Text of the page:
Hershey to invest $10M in Africa, buy sustainable cocoa
The Hershey Co. plans to invest more than $10 million over five years into programs to reduce child labor and improve farming communities in West African cocoa-producing countries, as well as begin buying certified, sustainable cocoa for its products, it today announced.
"(The investment) helps address long-term cocoa trends to make sure supply will continue to meet the world demands," said Andy McCormick, Hershey's vice president of public affairs.
Later this year, the Dauphin County-based chocolate maker will source all of its cocoa for its Bliss and Dagoba products from Rainforest Alliance-certified farms. The New York-based nonprofit certifies farms that produce environmentally sustainable cocoa in ways ensuring the safety and well-being of workers, families and communities, according to Hershey.
Groups advocating for better social conditions in West Africa have been pressing Hershey for years to follow other chocolate manufacturers buying certified sustainably produced cocoa.
Only about 2 percent of cocoa bought and used in the U.S. is certified sustainable, but that amount is growing steadily, McCormick said. Certified cocoa purchases are projected to hit 20 million by 2020, he said. It could expand certified purchases in the future depending on the market and program success, he said.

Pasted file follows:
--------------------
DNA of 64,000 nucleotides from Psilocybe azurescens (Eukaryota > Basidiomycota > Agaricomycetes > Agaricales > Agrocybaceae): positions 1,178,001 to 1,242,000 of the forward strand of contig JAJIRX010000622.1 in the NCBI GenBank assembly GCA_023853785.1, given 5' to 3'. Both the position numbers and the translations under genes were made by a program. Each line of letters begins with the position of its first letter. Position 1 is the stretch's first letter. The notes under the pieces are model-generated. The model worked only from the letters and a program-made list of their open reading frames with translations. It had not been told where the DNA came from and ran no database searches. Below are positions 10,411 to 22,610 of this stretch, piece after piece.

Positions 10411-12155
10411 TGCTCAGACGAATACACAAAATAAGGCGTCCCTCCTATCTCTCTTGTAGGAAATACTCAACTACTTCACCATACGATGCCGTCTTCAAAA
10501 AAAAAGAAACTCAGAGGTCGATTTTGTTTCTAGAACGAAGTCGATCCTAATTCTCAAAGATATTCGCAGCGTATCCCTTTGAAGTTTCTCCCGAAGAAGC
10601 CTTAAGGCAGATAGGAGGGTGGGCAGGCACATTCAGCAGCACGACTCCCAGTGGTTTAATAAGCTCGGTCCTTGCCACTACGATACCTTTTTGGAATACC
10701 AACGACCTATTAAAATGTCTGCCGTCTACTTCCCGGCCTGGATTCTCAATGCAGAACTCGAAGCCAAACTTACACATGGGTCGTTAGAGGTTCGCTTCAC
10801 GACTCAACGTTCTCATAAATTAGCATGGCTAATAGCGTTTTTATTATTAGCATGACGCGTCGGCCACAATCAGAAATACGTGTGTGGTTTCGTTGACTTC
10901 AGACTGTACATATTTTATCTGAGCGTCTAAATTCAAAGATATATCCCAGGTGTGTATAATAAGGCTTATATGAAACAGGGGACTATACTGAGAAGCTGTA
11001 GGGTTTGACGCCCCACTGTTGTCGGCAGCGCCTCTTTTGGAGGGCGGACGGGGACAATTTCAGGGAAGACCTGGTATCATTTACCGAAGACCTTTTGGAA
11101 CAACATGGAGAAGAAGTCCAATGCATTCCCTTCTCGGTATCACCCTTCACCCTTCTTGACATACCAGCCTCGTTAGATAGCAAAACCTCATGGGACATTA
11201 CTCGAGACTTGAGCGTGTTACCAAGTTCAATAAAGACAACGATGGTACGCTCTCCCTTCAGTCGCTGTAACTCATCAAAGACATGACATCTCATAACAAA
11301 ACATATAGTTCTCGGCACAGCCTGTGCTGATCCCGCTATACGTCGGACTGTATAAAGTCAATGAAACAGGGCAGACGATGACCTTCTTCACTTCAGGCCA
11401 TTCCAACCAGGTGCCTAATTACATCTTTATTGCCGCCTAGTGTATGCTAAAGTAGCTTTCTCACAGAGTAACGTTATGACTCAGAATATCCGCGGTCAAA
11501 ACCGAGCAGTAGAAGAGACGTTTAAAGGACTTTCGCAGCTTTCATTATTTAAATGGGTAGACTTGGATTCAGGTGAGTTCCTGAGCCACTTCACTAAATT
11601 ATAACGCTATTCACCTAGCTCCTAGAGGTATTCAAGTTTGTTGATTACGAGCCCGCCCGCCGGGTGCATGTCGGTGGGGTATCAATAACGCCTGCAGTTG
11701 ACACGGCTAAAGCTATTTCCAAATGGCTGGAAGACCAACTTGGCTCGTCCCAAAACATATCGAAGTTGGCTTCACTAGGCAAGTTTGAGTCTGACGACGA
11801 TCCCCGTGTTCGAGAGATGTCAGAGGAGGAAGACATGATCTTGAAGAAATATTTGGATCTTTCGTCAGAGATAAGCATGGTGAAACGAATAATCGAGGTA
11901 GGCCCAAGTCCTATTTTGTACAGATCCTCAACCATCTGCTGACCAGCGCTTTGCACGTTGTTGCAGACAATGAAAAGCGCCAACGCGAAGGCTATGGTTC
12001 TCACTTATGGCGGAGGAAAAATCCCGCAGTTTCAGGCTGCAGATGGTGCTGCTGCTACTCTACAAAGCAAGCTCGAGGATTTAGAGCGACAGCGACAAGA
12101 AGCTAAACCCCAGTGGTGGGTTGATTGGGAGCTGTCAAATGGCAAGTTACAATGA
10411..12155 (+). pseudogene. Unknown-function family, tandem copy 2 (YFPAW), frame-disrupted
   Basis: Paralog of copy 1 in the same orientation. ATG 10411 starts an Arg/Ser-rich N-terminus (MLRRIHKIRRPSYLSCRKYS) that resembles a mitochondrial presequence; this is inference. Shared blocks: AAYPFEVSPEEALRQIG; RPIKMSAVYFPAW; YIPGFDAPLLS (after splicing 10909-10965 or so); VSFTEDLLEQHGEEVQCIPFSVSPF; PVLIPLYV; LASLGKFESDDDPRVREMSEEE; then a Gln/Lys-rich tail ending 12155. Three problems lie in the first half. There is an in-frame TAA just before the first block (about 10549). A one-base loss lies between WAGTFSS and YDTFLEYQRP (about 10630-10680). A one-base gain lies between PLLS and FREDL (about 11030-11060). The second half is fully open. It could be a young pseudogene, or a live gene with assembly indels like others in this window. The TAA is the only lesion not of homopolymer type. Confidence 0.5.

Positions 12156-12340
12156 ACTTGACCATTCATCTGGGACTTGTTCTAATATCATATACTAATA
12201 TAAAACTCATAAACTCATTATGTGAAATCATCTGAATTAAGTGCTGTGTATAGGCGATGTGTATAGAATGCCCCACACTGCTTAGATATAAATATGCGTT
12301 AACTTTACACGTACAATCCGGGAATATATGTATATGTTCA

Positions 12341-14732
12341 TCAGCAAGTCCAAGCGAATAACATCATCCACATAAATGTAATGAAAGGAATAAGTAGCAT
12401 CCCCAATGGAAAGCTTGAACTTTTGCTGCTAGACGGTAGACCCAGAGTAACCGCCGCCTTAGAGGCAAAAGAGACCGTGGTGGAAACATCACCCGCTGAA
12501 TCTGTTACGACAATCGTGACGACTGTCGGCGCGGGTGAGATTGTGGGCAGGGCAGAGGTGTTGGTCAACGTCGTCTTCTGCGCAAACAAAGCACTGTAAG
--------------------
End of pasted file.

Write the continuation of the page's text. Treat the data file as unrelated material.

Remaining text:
Hershey felt it was the right time to begin buying, but there needs to be a market for uncertified cocoa, too, McCormick said.
That's why the company is ramping up other programs to promote broad use of sustainable practices, including:
- Expanding its CocoaLink program in Ghana and taking it to the Ivory Coast. CocoaLink uses cell phones to connect rural farmers with crop information and worker standards. Farmers could use GPS on cell phones to better estimate acreage for accurate crop management.
- The company will start Learn To Grow, a Hershey-branded cocoa farm and family development center in Ghana to promote modern agriculture, Ghana's educational improvement goals and communitywide education. London-based farm sustainability nonprofit Source Trust is a partner in the initiative that will establish 25 farmer organizations around the country.
- Invest in initiatives to reduce child labor across West African cocoa sources.